“I am convinced that nothing we do is more important than hiring and developing people. At the end of the day you bet on people, not on strategies.”
– Lawrence Bossidy, Former COO of GE
During my 25 years in the contact center industry, nothing has kept me awake more at night as much as worrying about recruiting and attrition in my contact center. It’s hard enough battling the “entry level syndrome” of the job, but with also having to balance the need to recruit for growth and turnover; you have the recipe for a continuous nightmare!
Many articles, books, blogs, whitepapers, best practices, etc. have been written about the latest and greatest trends, techniques, and technologies that will assist you with improving your contact center recruiting and attrition. Predictive analytics, job simulations, and custom assessments are all highly beneficial in supporting your efforts, but the reality is that even all the bells and whistles don’t completely tackle the root of the problem.
For me, there are 5 key contact center management rules that I have followed over the years that have consistently proven in assisting me to better understand how to successfully recruit and retain employees in the toughest markets and situations; whether there have been 50, 500, 1000, or 5000 seat contact centers.
Rule #1: Mercedes or a Yugo. If your contact center is seen as an employer of choice in the job market (compensation, reputation, management, job type, growth opportunities, etc.), you will naturally have a distinct advantage over your competitors; especially in high number of contact center markets such as Arizona, Florida, Texas, etc. Your first goal is to determine where you fall in the market. The key is setting the realistic expectation of where you measure up versus your competitors, and then determining the factors that you can change and/or improve on. Whatever the outcome; you will have to accept the reality; is your contact center seen as a Mercedes or a Yugo?
Rule #2: The 99.999%. Understand, even before you start, that in 99.999% of all cases, you are hiring for a position that is the entry way into your organization. THERE WILL BE ATTRITION! See Rule #1 again. Bottom-line, there is no technology, assessment, and/or magic genie that will suddenly appear and help improve your recruiting and retention if you fall below the Mendoza line of Rule #1. It’s a simple fact. In my career I have consulted with over 150 companies and managed contact centers for Home Depot, Caterpillar Financial, and Progressive Insurance and this rule has never changed!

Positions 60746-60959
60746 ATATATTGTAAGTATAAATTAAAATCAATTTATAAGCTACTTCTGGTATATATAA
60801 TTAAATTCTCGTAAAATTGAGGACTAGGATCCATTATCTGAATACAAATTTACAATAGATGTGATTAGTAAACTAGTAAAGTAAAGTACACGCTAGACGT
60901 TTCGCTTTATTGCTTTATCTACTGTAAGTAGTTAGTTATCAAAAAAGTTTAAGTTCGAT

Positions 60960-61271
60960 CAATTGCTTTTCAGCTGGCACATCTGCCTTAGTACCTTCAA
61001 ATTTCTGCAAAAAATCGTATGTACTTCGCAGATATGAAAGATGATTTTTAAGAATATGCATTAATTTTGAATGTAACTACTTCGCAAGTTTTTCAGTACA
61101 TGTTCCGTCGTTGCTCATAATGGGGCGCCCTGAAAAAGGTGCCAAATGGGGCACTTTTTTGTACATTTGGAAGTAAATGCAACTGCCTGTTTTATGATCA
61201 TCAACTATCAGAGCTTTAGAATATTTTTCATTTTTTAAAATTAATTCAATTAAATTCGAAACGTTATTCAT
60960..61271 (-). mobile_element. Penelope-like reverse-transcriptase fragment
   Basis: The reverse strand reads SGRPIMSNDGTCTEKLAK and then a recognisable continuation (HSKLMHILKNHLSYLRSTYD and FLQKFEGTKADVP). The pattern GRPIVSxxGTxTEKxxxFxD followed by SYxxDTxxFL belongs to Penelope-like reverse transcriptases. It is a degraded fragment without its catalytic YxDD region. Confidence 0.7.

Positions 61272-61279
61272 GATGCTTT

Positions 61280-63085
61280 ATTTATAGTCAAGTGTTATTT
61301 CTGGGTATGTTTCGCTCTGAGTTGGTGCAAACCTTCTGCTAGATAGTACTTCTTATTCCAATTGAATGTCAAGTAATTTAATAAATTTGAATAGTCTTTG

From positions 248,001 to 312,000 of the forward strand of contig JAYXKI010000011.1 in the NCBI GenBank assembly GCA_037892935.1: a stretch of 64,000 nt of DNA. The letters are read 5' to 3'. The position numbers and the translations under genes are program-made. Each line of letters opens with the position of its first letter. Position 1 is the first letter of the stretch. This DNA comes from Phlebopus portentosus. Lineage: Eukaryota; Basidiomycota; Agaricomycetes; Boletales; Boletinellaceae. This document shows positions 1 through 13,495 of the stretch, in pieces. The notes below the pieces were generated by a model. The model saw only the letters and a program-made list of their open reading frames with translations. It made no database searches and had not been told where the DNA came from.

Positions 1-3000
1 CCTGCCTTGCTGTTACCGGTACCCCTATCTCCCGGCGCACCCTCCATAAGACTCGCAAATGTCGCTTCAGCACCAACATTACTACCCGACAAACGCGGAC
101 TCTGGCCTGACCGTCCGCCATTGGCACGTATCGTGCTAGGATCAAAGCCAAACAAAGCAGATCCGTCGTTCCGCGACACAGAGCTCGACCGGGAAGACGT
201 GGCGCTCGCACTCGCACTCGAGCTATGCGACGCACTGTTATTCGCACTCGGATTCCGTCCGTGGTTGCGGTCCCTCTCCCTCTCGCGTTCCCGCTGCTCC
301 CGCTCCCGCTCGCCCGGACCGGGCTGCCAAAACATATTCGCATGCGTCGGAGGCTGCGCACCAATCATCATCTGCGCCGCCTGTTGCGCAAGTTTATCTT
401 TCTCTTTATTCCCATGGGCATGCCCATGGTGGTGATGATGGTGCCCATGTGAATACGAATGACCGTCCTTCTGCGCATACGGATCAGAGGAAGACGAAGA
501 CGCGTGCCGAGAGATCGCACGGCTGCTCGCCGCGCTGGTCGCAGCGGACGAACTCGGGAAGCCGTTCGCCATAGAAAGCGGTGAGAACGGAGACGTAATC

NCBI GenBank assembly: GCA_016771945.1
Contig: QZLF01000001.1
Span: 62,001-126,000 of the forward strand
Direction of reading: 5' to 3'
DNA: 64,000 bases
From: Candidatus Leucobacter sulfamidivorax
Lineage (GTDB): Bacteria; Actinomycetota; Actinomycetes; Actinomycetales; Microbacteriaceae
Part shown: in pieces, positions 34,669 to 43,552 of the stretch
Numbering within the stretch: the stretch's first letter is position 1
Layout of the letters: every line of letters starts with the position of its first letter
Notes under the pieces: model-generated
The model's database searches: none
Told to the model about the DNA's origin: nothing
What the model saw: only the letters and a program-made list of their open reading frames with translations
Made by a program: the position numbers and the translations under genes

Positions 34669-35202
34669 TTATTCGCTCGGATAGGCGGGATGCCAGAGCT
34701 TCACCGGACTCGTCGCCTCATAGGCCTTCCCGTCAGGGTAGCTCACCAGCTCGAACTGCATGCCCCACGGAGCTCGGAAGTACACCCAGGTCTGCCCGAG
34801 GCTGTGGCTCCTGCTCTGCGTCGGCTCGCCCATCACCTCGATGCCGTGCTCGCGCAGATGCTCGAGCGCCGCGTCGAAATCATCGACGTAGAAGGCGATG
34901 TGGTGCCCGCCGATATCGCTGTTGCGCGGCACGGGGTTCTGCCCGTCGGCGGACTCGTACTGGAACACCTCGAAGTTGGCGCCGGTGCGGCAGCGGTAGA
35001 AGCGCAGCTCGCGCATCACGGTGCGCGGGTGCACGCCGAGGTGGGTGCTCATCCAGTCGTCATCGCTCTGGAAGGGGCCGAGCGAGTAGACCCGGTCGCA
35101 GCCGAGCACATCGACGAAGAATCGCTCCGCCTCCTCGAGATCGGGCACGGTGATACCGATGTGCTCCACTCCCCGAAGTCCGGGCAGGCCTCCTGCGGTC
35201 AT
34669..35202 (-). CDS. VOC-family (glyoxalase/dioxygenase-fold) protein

Rule #3: Don’t be Pinocchio. Want to fail before you start? It’s simple, paint a different picture of the position and your contact center to the applicant during the recruiting process. I understand you need the candidates to fill the positions and sometimes; especially when the needs are great, you will want to try anything to get them in the door! Trying to evade the known issues and having to deal with the issues after they are hired will only cause you more problems later. True statement; in almost every case where I’ve been asked to evaluate post-hire turnover (<30 days), the majority of new hires that left the organization gave the reason that “the expectations of the job” weren’t clearly defined during the recruiting process. I would much rather have to interview more candidates to get to the prescribed number of hires, than be a Pinocchio.
Rule #4: The Revolving Door. Okay, your recruits have been hired, trained and now they have hit the contact center floor! The first 90 days of employment are the most crucial to success. More attrition happens during this period than at any other time. So, what’s the main reason for this? It’s the failure of the organization to properly transition the employees into their role. It can be quite an overwhelming experience to go from training to the contact center floor; especially in a large facility. Having no pre-determined “nesting” period, assigned mentor, or other management in place to help ensure success will create the “Revolving Door” mentality within your operation.
Rule #5: Did you Listen what I Said? The late Stephen Covey had a great quote that I’ve always lived by during my career; especially when managing people; “Most people do not listen with the intent to understand; they listen with the intent to reply.” There is no truer failure of contact center management than to not listen to what your people are saying. Not listening and understanding the needs of your contact center organization will quickly lead to an unmotivated workforce. Failure of management is the main reason for turnover. Truly listening to what you hear shows an engaged and involved management team.
As long as there are contact centers, the discussions on recruiting and attrition will never go away. I, along with many of my colleagues in the industry, have battled this issue for years and will continue to do so. If this problem is solved, we will have discovered the “Lost Ark of the Contact Center Covenant!” All journey’s and discoveries are adventures. My intent for this blog was to not necessarily provide all the answers, because there aren’t any. I wanted to at least get you thinking about your own contact center and where you could positively impact change by taking some of the strategies I discussed to assist with your own recruiting and attrition challenges.